Monday, March 19, 2007

S&S Couplers for Travel Bikes

For those that like to travel and would like to take their bike with them a good solution is a bike fitted with S&S couplers. This past weekend's visitor, Brent, had a beautiful full titanium HAMPSTEN (the brand of 1988 Giro d'Italia winner Andy Hampsten) with S&S couplers.

S&S couplers are made by the S and S Machine Company ( If you are interested in learning more about S&S couplers start with this website.

Since 1993, the S+S Machine Bicycle Torque Coupling system has revolutionized the bicycle industry and forever changed the image of travel bikes. The S+S Coupling system allows a truly high performance bicycle to be disassembled and packed for travel quickly and easily in airline-checkable luggage! No more extra charges, no more oversize boxes, no more worries about delays when switching ALL fits in a case meeting the requirements for checkable luggage.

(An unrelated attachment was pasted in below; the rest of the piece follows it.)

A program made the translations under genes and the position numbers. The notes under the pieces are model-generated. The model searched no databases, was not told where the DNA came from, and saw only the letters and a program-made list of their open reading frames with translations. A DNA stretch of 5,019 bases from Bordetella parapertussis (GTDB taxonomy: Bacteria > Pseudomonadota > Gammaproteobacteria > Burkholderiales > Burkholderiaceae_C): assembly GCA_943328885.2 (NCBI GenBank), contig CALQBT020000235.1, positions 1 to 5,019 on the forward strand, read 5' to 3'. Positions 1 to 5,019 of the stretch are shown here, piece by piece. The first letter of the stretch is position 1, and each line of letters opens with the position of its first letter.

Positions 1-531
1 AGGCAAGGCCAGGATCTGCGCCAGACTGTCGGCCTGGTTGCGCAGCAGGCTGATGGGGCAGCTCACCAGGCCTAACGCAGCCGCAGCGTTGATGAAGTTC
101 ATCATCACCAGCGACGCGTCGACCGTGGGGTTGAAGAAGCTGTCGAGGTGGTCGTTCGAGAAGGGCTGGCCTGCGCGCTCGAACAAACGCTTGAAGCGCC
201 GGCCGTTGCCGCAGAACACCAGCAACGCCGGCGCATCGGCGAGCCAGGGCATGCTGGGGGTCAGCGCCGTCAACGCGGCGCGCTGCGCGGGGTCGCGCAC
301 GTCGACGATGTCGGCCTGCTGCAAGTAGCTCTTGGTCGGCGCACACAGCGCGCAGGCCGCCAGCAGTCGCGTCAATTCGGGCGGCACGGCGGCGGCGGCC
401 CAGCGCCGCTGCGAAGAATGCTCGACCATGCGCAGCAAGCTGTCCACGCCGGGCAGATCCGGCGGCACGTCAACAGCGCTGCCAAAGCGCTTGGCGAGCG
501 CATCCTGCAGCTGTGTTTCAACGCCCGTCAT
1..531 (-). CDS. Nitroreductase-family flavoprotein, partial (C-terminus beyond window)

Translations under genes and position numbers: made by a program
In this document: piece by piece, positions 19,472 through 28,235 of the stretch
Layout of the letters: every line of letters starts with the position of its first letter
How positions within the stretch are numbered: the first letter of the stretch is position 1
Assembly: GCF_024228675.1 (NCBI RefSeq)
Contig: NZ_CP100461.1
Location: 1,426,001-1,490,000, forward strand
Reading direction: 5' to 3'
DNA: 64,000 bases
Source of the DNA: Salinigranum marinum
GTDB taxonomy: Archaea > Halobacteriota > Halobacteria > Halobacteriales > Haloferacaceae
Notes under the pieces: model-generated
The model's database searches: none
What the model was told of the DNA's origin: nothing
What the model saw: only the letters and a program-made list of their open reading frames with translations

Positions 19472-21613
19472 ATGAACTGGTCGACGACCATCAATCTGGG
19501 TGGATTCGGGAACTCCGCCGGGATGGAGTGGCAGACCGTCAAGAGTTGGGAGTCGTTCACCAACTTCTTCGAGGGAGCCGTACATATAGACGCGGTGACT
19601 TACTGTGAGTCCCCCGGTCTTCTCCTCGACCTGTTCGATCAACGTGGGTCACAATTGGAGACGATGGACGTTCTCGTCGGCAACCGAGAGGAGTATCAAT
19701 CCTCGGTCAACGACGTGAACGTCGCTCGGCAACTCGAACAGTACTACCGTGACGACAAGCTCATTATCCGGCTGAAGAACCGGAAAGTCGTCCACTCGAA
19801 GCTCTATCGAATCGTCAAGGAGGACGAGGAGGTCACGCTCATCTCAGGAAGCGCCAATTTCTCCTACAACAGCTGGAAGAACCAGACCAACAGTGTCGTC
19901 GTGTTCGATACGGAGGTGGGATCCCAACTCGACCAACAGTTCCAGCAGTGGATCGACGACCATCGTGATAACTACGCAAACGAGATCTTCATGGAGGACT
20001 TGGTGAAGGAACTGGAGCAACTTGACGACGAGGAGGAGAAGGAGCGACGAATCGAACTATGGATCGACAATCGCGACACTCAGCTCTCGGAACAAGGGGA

So, how does it work? One coupler is installed on the top tube and another on the down tube. The couplers have interlocking tapered teeth which are drawn together by a threaded lockring, providing an extremely rigid joint with minimal tightening force.

There are companies that specialize in selling new bikes equipped with S&S couplers such as CO-MOTION (, very informative website). Others that build new bikes are Bilenky, Calfee, Davidson, da Vinci, Erickson, Merlin, Moots, Rodriguez, Santana, Serotta, Seven, Ti CYCLES, and Waterford, just to name a few.

There are others that specialize in retrofitting bikes with the couplers. Builders that perform this work can be found at

Steel, titanium and even (some) carbon frames can be retrofit; unfortunately, aluminum frames can't be retrofit.

Another reason for writing about this subject is that I have a beautiful Richard Sachs with S&S couplers. I bought it on ebay before coming to Italy. For one reason or another I had not built it up. After seeing Brent's S&S coupled bike I now have the ambition to get the Sachs on the road.
Photos: a S&S coupler; a coupler installed on top tube, a spanner wrench is used to tighten it; "split" cables are connected; it all, including wheels, goes in a hard case

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